The woman from nowhere
Sep 4th 2008
From The Economist print edition
John McCain’s choice of running-mate raises serious questions about his judgment
Illustration by KAL
THE most audacious move of the race so far is also, potentially, the most self-destructive. John McCain’s choice of Sarah Palin as his running-mate has set the political atmosphere alight with both enthusiasm and dismay.
Mr McCain has based his campaign on the idea that this is a dangerous world—and that Barack Obama is too inexperienced to deal with it. He has also acknowledged that his advanced age—he celebrated his 72nd birthday on August 29th—makes his choice of vice-president unusually important. Now he has chosen as his running mate, on the basis of the most cursory vetting, a first-term governor of Alaska.
The reaction from inside the conservative cocoon was at first ecstatic. Conservatives argued that Mrs Palin embodies the “real America”—a moose-hunting hockey mum, married to an oil-worker, who has risen from the local parent-teacher association to governing the geographically largest state in the Union. They praise her as a McCain-style reformer who has taken on her state’s Republican establishment and has a staunch pro-life record (her fifth child has Down’s syndrome). Who better to harpoon the baby-murdering elitists who run the Democratic Party?
Mrs Palin was greeted like the reincarnation of Ronald Reagan by the delegates, furious at her mauling at the hands of the “liberal media”. And she delivered a tub-thumping speech, underlining her record as a reforming governor and advocate of more oil-drilling, and warning her enemies not to underestimate her (“the difference between a hockey mum and a pitbull—lipstick”). But once the cheering and the chanting had died down, serious questions remained.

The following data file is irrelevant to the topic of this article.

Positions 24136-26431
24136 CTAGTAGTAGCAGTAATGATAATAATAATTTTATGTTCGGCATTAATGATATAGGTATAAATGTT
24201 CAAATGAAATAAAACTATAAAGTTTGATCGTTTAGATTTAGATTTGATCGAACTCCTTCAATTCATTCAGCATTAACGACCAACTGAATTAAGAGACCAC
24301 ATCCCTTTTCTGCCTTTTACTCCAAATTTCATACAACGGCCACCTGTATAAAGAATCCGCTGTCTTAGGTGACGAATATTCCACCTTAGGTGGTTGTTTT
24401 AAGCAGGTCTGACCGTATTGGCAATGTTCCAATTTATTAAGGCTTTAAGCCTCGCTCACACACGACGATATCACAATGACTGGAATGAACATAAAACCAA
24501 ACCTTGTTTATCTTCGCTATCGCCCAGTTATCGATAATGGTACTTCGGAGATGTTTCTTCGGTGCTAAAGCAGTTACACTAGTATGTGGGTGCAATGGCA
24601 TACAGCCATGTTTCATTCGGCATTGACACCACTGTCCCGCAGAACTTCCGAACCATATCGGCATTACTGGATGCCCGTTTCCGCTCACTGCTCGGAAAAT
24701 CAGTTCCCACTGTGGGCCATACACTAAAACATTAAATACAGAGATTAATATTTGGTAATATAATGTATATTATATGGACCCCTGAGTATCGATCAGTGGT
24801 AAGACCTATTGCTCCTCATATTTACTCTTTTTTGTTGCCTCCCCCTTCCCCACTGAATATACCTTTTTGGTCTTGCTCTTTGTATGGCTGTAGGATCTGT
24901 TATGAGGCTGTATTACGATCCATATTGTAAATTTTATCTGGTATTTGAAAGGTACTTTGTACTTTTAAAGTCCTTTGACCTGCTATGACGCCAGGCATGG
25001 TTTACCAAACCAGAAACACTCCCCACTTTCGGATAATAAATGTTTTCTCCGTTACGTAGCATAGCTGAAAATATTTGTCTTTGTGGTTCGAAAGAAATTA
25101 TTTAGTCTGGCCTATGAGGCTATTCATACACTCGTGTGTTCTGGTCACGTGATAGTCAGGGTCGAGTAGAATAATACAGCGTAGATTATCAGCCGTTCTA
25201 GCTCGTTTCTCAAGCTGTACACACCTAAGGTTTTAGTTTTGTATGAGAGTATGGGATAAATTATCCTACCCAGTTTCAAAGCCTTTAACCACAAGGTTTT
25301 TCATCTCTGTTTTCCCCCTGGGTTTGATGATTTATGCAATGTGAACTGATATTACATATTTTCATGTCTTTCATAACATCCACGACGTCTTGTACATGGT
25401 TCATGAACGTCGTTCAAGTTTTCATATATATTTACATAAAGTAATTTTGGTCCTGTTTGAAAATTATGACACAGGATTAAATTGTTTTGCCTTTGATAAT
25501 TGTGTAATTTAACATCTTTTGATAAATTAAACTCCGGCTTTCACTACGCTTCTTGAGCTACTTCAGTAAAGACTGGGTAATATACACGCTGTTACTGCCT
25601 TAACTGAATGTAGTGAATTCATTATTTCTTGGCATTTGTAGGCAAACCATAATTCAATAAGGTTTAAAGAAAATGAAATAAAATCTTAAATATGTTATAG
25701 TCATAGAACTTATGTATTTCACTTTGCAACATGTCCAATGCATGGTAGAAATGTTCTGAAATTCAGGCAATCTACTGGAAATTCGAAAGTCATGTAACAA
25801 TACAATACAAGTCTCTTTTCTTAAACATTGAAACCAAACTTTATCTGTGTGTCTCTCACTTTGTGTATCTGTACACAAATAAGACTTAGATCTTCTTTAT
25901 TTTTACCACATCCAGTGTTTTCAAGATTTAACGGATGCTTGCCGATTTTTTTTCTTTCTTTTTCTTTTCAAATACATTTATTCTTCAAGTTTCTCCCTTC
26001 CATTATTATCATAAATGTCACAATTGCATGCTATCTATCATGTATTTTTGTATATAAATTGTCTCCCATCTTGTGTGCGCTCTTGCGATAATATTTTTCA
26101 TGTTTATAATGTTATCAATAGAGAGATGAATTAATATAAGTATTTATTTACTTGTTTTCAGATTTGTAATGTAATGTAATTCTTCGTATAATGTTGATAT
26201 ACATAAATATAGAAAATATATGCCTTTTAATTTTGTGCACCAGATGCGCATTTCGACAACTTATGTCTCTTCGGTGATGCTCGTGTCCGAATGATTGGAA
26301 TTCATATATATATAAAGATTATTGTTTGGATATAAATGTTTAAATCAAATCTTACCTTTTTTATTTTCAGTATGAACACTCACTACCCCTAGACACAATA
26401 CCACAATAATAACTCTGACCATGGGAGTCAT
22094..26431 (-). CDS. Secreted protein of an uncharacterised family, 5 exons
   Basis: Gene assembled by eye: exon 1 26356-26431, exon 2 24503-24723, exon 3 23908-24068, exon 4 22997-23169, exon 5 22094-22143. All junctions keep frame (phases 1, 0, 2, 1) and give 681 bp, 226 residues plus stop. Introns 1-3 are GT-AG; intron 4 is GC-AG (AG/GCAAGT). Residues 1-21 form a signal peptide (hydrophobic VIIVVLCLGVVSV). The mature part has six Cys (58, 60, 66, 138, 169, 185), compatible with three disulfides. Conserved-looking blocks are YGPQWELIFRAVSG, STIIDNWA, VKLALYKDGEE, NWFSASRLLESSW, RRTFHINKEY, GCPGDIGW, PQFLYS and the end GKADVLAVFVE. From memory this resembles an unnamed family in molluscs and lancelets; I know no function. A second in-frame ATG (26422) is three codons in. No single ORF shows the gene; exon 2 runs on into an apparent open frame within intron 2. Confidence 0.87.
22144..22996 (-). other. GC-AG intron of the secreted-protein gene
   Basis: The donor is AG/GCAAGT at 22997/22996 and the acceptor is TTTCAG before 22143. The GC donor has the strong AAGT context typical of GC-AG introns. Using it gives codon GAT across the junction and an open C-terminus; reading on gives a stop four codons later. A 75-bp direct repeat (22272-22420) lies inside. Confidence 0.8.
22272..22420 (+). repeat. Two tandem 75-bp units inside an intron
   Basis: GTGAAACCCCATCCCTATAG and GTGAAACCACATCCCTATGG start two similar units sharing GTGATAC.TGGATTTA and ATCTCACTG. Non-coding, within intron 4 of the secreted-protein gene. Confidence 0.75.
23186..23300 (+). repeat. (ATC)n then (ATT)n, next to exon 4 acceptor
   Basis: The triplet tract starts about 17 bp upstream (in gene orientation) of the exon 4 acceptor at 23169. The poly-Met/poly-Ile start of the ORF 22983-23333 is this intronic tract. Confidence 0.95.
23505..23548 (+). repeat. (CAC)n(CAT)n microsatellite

The political calculations behind Mr McCain’s choice hardly look robust. Mrs Palin is not quite the pork-busting reformer that her supporters claim. She may have become famous as the governor who finally killed the infamous “bridge to nowhere”—the $220m bridge to the sparsely inhabited island of Gravina, Alaska. But she was in favour of the bridge before she was against it (and told local residents that they weren’t “nowhere to her”). As mayor of Wasilla, a metropolis of 9,000 people, she initiated annual trips to Washington, DC, to ask for more earmarks from the state’s congressional delegation, and employed Washington lobbyists to press for more funds for her town.
Nor is Mrs Palin well placed to win over the moderate and independent voters who hold the keys to the White House. Mr McCain’s main political problem is not energising his base; he enjoys more support among Republicans than Mr Obama does among Democrats. His problem is reaching out to swing voters at a time when the number of self-identified Republicans is up to ten points lower than the number of self-identified Democrats. Mr McCain needs to attract roughly 55% of independents and 15% of Democrats to win the election. But it is hard to see how a woman who supports the teaching of creationism rather than contraception, and who is soon to become a 44-year-old grandmother, helps him with soccer moms in the Philadelphia suburbs. A Rasmussen poll found that the Palin pick made 31% of undecided voters less likely to plump for Mr McCain and only 6% more likely.